Suddenly she was behind him in the checkout lane. “Do I know you?”

“We’ve met once.”

“We have? Where?” Jonathan smiled. “Give me a hint.”

“You’ll remember,” she said, “I promise you, I’m not forgettable. Some night you’ll wake up and remember exactly when and where we met.”

“Look,” he told her, “I’m changing my ways. Whatever may or may not have happened between us, it’s over.”

She shook her head. Her cold eyes and gaze made him shiver. A memory flickered deep in the folds of his brain. She was right. They had met before, but where? How could he forget meeting such a beautiful woman?

He stopped at the florist for a bouquet of wildflowers. 

A kiss of a breeze tickled the back of Jonathon’s neck. He swatted at it. The woman from the grocery store stood right behind him. “Are you following me?”

“I couldn’t get enough of your musty scent. You smell tasty.”

“You’re insane. Get away from me,” he told her.

“Lighten up. I’m kidding. I just moved to town and needed to do some shopping. International Falls is small. There aren’t many choices.”

He relaxed a bit at that. “Why would you move to International Falls? Especially in the winter?”

“I start a new job on Monday. The Rainy River Paper Mill. I’m the new Purchasing Manager.”

Dread percolated through Jonathan’s veins. They would see a lot of each other, and he found her irresistible. For the first time in twelve months, the urge to drink resurfaced. And when he drank, he cheated. He couldn’t do that to Debra again.


The large white she-wolf sat at the edge of the trees, its enormous body obscured in a veil of white. The hunter sniffed the air, the insatiable hunger for flesh and blood becoming uncontrollable. The child was close. The creature’s mouth watered in anticipation. 

The wolf waited. At times the swirling snow swallowed the child, the young girl’s eyes just a glint in the early evening light. The scent wafting from the girl whetted the creature’s hunger. The vicious fury kept building. The child scampered farther from the house. The wolf stepped out from the shadows and inched forward. The wind howled, and the house disappeared in the twilight. 

The girl turned, her eyes growing large with fear. She and the wolf stood at the edge of the yard, scrutinizing each other. The child blinked first, screamed, and ran. The wolf lunged, sinking its fangs into the girl’s snowsuit, teeth piercing the girl’s shoulder. The girl tried to keep her balance, but the wolf yanked her down.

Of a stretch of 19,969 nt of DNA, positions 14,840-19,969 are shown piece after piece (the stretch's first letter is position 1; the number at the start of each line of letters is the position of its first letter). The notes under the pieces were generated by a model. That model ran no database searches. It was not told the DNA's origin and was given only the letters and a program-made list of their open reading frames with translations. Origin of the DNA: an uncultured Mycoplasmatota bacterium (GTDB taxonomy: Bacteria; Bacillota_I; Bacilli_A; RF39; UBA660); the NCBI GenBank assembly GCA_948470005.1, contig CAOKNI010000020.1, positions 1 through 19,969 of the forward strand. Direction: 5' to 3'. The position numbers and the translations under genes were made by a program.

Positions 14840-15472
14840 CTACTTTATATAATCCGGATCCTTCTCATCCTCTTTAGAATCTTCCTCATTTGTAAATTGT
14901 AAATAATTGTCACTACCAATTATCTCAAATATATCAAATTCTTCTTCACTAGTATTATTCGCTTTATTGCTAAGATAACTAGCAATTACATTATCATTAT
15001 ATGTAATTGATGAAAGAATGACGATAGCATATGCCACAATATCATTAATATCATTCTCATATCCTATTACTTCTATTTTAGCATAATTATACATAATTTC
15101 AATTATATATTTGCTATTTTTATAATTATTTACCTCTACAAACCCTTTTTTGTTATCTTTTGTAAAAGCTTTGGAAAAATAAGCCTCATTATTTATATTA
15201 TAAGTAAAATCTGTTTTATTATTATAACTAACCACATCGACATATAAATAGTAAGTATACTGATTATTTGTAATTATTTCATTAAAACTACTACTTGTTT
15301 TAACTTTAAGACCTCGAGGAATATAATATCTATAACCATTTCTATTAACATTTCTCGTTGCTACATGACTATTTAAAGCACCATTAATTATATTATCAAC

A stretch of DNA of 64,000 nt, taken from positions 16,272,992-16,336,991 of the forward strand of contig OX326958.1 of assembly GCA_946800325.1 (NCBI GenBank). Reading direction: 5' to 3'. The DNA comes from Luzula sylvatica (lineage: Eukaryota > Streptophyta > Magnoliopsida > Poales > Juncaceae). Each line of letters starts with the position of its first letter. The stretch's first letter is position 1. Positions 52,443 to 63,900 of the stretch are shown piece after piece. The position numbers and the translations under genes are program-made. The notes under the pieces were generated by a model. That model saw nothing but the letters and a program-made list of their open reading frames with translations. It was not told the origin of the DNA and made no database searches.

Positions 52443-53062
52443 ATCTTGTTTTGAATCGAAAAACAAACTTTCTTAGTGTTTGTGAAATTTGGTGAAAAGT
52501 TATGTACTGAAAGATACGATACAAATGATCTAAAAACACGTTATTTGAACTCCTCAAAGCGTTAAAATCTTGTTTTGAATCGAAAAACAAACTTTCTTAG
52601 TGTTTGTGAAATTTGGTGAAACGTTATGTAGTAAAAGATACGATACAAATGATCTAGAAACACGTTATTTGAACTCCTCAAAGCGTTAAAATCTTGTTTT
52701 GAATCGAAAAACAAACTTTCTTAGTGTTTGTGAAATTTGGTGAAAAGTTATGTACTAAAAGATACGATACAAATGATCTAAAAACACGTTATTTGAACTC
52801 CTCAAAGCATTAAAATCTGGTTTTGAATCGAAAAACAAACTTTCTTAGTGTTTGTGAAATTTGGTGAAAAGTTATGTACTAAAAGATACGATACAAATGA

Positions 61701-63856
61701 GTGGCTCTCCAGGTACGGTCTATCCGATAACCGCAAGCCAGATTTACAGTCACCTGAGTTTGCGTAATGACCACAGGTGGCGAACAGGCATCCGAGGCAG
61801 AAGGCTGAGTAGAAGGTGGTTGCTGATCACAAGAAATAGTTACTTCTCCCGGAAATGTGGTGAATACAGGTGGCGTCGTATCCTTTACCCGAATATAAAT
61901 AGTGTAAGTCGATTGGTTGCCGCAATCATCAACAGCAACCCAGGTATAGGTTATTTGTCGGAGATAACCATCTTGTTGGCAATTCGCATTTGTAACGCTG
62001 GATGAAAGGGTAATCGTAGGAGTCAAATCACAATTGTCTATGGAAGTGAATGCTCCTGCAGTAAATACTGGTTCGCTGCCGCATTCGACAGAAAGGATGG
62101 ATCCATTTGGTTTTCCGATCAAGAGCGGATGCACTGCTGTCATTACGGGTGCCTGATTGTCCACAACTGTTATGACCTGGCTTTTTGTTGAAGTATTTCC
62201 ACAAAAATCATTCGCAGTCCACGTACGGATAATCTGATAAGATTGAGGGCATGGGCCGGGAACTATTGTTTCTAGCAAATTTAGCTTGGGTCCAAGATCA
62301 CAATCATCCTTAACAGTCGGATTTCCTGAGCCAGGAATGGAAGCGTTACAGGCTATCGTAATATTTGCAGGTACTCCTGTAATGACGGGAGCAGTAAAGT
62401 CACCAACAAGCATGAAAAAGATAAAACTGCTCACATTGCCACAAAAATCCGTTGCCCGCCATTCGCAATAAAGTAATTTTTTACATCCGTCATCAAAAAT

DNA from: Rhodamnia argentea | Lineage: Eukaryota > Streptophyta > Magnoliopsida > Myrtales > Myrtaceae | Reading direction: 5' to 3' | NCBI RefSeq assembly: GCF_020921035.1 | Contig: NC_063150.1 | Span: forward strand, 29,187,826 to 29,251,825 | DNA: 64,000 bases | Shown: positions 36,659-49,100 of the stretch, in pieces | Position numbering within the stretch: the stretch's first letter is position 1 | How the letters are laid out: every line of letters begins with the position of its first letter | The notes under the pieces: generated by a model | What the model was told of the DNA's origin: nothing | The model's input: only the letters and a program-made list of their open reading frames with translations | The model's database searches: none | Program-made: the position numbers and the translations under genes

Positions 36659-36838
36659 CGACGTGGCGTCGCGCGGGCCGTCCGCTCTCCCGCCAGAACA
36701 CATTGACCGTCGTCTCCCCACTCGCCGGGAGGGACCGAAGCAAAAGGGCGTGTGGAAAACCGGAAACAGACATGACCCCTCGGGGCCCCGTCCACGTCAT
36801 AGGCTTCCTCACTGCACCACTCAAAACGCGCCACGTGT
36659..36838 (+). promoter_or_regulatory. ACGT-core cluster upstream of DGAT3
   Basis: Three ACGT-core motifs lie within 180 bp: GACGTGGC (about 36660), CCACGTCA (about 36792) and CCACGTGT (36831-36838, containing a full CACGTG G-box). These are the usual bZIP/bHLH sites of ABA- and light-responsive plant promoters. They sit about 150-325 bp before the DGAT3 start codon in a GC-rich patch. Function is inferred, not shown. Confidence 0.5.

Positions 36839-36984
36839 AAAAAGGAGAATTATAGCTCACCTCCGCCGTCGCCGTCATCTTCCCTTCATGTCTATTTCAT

Another scream, swallowed by the wind, never reached the house.

The wolf clamped down on the girl’s ankle. A gray jagged edge of bone poked through the skin. Blood splattered in a hideous pattern. The girl kept screaming as the wolf dragged her towards the trees, leaving a smear of blood in the snow. 

The house door opened and a woman ran out. “Callie! What’s happening? Where are you? Callie!”


Debra enjoyed the flowers and the supper. After washing and drying the dishes, she and Jonathan snuggled on the couch. Baxter, their English Springer Spaniel, sat up, his hackles raised. His deep, angry growl resonated inside the living room. Jonathan pulled his dog close. “Bax, what’s the matter?”

The dog scampered to the window, and Jonathan followed. A cacophony of angry dogs was barking outside. He pulled the curtain aside. A light snow drifted down. Other than the dogs, the neighborhood appeared quiet. He went back and snuggled with his wife. 

A few minutes later, someone knocked at the door. A child’s voice cried out. "Open up. Open up. Let me in.”

Jonathan rushed to the door and flung it open. No one was there. He stepped onto the porch and walked to the edge, but his were the only footprints in the newly fallen snow. He scratched his head. 

"Who was at the door?”

“No one,” Jonathan said.
Fifteen minutes later, the neighbor dogs bayed again, and Baxter attacked the front door, his teeth bared. Jonathan grabbed Baxter by the collar and pulled him away. 

This time a man’s voice followed the knocking. “Open up. Open up. Let me in.”

Jonathan let go of Baxter's collar. “Baxter, stay.”

No one was at the door this time either. Jonathan stepped outside and scanned the block. “This isn’t funny," he yelled. “It’s too damn cold for this shit.”

Before he was able to sit again, someone else knocked. “Son of a bitch.” 

On the way to the door, Debra grabbed his arm. “Don’t. Maybe we should call the police.”